Traditionally, institutional investors try to get near to their index in the final month or two of the year, and especially don’t want to be underinvested (even more so when cash pays nothing). This minimizes relative performance risk; if the index sells off or rallies, the manager will participate in line with the index. This year, though, I think there should be another concern: investors should position themselves going into the illiquid time of the year by attempting to ensure that they will not be in a position of needing to demand liquidity. If there is a crisis, many managers will be in the position of needing to raise cash for redemptions whether their performance has been good or not – as we saw in the 2008 crisis, many managers were redeemed simply because they offered more liquid terms. With the exception of hedge fund managers with long lock-ups, every manager in my view should be running with significantly more cash than usual in this last period of the year. You really don’t want to have to be liquidating into a liquidating market, even if it means sacrificing some return if your index abruptly rallies for some reason.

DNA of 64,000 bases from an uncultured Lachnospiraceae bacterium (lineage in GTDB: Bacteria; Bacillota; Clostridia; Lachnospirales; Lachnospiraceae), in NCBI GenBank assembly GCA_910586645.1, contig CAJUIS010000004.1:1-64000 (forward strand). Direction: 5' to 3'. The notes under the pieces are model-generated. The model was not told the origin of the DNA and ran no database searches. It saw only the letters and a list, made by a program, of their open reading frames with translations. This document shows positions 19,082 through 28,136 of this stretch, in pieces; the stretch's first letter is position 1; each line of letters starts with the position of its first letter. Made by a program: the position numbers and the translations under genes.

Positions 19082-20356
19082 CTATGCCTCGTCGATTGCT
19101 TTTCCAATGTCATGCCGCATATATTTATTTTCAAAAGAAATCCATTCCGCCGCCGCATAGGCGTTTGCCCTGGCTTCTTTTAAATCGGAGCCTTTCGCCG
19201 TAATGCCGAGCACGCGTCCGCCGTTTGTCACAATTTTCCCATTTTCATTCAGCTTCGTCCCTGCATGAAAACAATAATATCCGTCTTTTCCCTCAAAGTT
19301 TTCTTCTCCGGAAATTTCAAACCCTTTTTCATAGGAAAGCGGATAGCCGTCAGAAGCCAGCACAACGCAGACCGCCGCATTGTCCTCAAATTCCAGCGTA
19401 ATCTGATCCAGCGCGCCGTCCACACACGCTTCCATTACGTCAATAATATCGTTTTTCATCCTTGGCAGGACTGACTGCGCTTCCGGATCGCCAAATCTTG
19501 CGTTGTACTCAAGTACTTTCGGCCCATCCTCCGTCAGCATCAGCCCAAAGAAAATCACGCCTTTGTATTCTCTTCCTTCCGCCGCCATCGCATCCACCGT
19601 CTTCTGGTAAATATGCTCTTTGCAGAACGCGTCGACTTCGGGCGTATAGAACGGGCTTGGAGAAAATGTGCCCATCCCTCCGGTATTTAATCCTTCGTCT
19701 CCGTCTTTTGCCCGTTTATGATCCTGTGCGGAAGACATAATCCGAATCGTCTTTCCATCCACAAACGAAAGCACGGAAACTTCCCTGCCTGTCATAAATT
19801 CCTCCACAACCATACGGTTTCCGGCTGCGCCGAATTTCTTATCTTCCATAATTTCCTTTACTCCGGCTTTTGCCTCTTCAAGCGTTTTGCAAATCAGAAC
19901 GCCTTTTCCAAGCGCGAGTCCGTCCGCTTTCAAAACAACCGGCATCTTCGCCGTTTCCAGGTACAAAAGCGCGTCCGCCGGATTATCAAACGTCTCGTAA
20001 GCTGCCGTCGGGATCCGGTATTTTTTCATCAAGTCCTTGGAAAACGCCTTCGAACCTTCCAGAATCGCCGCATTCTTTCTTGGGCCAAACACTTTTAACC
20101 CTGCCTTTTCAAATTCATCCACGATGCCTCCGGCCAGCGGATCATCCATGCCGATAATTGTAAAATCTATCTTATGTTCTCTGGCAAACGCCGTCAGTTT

An ‘abrupt rally’ seems unlikely at this point.

Equities have been soft for a few days and were again today. We don’t have to look far for the reasons. Here are a few:

  1. Unrest in Egypt, which we thought ended when Mubarak resigned, has begun again.